Three of the Anacostia River's "toxic hot spots" are getting federal funding to lead clean-up efforts.
By Patrick Madden
Some environmental groups are accusing the Fenty Administration of holding back the clean-up effort on the Anacostia river.
The environmentalists call them 'toxic hot spots:' six sites along the Anacostia river that are so contaminated, so full of toxins and pollutants that in one spot, for example, two-thirds of the catfish have cancerous lesions.
Three of these sites have been designated 'Superfund' sites, that means federal government has been tapped to lead the clean-up effort.
But the other three haven't, and Brent Bolin with the Anacostia Watershed Society, says the mayor's office has not designated the spots because of pressure from developers.
"Several of the sites are really ripe for redevelopment and so there is a question of whether these sites will be stigmatized by a Superfund listing," says Bolin.
And the Superfund label, Bolin says, would send the value of the project plummeting.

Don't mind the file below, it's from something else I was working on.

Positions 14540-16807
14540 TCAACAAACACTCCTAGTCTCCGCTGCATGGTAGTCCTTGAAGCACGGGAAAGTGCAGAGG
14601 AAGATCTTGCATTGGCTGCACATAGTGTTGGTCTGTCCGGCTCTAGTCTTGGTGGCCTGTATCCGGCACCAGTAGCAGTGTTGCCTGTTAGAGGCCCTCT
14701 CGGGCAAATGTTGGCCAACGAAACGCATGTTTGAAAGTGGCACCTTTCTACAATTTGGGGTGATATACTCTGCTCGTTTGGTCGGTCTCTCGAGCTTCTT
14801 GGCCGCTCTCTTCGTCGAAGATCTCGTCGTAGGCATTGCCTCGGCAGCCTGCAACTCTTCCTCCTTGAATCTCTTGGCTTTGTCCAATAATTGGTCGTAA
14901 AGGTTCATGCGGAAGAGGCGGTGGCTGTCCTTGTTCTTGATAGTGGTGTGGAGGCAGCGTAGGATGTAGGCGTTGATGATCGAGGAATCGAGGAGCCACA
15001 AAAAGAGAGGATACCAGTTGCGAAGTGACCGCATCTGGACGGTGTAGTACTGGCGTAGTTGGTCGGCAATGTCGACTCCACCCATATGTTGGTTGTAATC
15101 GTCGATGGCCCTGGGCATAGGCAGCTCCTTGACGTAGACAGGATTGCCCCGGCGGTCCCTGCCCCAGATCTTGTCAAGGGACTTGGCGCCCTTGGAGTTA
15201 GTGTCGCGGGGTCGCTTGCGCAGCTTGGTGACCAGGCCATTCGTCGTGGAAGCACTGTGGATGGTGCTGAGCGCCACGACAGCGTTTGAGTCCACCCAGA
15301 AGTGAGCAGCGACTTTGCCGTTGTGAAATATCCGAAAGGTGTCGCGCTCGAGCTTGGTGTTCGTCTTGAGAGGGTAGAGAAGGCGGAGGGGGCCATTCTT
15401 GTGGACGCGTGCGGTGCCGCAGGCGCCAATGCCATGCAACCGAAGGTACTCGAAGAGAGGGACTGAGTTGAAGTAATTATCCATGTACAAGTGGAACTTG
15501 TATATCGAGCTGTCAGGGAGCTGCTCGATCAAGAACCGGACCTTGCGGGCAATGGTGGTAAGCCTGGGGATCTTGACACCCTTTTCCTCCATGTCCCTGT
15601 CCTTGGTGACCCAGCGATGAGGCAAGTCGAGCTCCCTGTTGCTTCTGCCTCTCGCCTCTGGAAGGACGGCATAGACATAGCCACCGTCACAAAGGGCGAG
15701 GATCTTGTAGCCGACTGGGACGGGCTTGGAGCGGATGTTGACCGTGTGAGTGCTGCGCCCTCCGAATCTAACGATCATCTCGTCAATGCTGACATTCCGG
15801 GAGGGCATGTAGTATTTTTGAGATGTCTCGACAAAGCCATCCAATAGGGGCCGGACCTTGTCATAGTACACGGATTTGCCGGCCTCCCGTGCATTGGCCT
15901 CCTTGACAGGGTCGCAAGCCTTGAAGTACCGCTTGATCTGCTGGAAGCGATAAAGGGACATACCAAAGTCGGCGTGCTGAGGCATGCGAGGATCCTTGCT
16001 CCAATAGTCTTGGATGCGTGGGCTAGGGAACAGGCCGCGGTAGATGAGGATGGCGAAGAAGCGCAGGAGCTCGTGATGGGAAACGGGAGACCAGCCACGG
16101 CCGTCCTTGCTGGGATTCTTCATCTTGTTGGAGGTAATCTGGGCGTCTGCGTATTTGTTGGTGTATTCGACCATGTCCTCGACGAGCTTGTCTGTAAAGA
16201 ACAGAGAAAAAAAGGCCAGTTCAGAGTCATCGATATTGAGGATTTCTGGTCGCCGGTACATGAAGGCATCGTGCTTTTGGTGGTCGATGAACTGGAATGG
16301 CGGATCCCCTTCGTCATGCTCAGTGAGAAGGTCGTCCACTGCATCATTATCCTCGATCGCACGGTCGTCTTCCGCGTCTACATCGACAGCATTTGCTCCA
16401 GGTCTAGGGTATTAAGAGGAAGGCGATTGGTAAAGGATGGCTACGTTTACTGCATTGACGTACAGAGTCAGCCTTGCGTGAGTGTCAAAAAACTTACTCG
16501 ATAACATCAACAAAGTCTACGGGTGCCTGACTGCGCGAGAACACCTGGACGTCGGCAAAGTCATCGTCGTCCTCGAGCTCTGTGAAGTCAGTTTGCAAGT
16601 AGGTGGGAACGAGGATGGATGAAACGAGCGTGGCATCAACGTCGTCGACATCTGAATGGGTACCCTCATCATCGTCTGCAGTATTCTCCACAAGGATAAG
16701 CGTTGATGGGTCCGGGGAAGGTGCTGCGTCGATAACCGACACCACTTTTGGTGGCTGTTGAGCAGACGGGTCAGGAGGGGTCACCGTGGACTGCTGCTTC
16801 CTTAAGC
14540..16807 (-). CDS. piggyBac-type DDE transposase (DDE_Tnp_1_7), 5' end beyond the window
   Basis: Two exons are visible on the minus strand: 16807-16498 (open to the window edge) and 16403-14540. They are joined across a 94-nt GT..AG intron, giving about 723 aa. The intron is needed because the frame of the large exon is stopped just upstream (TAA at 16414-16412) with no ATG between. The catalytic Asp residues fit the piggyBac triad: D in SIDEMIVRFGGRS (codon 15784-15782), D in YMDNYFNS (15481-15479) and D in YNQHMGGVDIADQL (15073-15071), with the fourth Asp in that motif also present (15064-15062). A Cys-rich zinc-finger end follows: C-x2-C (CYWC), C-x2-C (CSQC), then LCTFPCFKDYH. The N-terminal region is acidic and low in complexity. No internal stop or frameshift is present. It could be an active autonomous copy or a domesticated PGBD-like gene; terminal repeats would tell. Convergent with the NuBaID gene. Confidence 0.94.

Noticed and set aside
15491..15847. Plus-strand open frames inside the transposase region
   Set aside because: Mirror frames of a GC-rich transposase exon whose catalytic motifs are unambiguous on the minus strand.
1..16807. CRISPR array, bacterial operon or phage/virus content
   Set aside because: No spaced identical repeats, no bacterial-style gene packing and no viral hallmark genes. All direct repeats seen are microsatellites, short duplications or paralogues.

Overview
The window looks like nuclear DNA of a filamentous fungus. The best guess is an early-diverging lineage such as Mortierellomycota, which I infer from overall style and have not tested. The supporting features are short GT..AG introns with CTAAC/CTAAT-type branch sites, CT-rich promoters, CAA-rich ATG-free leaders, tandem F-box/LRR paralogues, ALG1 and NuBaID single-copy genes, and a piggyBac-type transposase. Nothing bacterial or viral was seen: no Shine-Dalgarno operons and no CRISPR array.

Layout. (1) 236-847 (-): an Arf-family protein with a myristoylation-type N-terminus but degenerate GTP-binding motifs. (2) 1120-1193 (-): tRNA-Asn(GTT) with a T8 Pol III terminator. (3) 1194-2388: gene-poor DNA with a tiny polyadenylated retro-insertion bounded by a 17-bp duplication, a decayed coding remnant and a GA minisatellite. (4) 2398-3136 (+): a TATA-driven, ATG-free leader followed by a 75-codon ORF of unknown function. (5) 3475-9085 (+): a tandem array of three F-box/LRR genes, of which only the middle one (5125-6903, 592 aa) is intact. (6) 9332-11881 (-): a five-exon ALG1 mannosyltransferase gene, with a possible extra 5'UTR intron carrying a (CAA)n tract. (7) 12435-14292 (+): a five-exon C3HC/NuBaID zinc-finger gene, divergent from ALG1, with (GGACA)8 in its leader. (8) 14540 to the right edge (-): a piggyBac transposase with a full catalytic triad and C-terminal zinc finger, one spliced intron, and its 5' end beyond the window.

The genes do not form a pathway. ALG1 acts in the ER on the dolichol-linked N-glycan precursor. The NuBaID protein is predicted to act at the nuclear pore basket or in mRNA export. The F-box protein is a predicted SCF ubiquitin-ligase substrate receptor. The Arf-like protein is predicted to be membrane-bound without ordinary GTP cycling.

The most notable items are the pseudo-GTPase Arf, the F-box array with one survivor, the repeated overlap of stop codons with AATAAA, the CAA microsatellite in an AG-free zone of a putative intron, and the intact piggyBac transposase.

But Christof Tulou, acting director of the District's Department of the Environment, says its sometimes easier and quicker to handle the clean-up effort directly.
"We feel that in direct negotiations with the responsible parties, the district government can get to the nitty gritty and get these things done quicker," says Tulou.
Tulou says a Superfund listing can be a long, drawn out process with a lot of red tape.
But Tulou doesn't entirely disagree with the environmentalists. He says the 'Superfund' label stifles redevelopment, and it's something his department takes into consideration when deciding which toxic spots make the list.